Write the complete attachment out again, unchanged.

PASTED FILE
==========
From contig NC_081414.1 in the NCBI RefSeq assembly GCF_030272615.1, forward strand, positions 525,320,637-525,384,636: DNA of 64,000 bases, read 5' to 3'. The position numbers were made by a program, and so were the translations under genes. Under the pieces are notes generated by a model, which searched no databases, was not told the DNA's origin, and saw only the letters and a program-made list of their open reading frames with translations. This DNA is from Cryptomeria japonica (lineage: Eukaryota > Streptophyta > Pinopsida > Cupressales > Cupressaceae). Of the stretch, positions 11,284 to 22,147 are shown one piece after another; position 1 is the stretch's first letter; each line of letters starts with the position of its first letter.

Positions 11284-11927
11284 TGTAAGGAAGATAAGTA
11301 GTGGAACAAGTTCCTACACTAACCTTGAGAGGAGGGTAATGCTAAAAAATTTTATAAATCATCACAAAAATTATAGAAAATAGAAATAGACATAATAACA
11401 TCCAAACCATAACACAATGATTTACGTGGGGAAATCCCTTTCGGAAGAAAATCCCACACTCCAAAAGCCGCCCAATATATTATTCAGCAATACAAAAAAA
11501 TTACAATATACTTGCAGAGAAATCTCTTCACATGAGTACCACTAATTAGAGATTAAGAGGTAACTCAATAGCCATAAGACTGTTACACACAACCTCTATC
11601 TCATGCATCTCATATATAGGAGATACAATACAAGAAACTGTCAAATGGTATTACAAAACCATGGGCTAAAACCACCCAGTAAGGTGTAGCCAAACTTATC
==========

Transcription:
From contig NC_081414.1 in the NCBI RefSeq assembly GCF_030272615.1, forward strand, positions 525,320,637-525,384,636: DNA of 64,000 bases, read 5' to 3'. The position numbers were made by a program, and so were the translations under genes. Under the pieces are notes generated by a model, which searched no databases, was not told the DNA's origin, and saw only the letters and a program-made list of their open reading frames with translations. This DNA is from Cryptomeria japonica (lineage: Eukaryota > Streptophyta > Pinopsida > Cupressales > Cupressaceae). Of the stretch, positions 11,284 to 22,147 are shown one piece after another; position 1 is the stretch's first letter; each line of letters starts with the position of its first letter.

Positions 11284-11927
11284 TGTAAGGAAGATAAGTA
11301 GTGGAACAAGTTCCTACACTAACCTTGAGAGGAGGGTAATGCTAAAAAATTTTATAAATCATCACAAAAATTATAGAAAATAGAAATAGACATAATAACA
11401 TCCAAACCATAACACAATGATTTACGTGGGGAAATCCCTTTCGGAAGAAAATCCCACACTCCAAAAGCCGCCCAATATATTATTCAGCAATACAAAAAAA
11501 TTACAATATACTTGCAGAGAAATCTCTTCACATGAGTACCACTAATTAGAGATTAAGAGGTAACTCAATAGCCATAAGACTGTTACACACAACCTCTATC
11601 TCATGCATCTCATATATAGGAGATACAATACAAGAAACTGTCAAATGGTATTACAAAACCATGGGCTAAAACCACCCAGTAAGGTGTAGCCAAACTTATC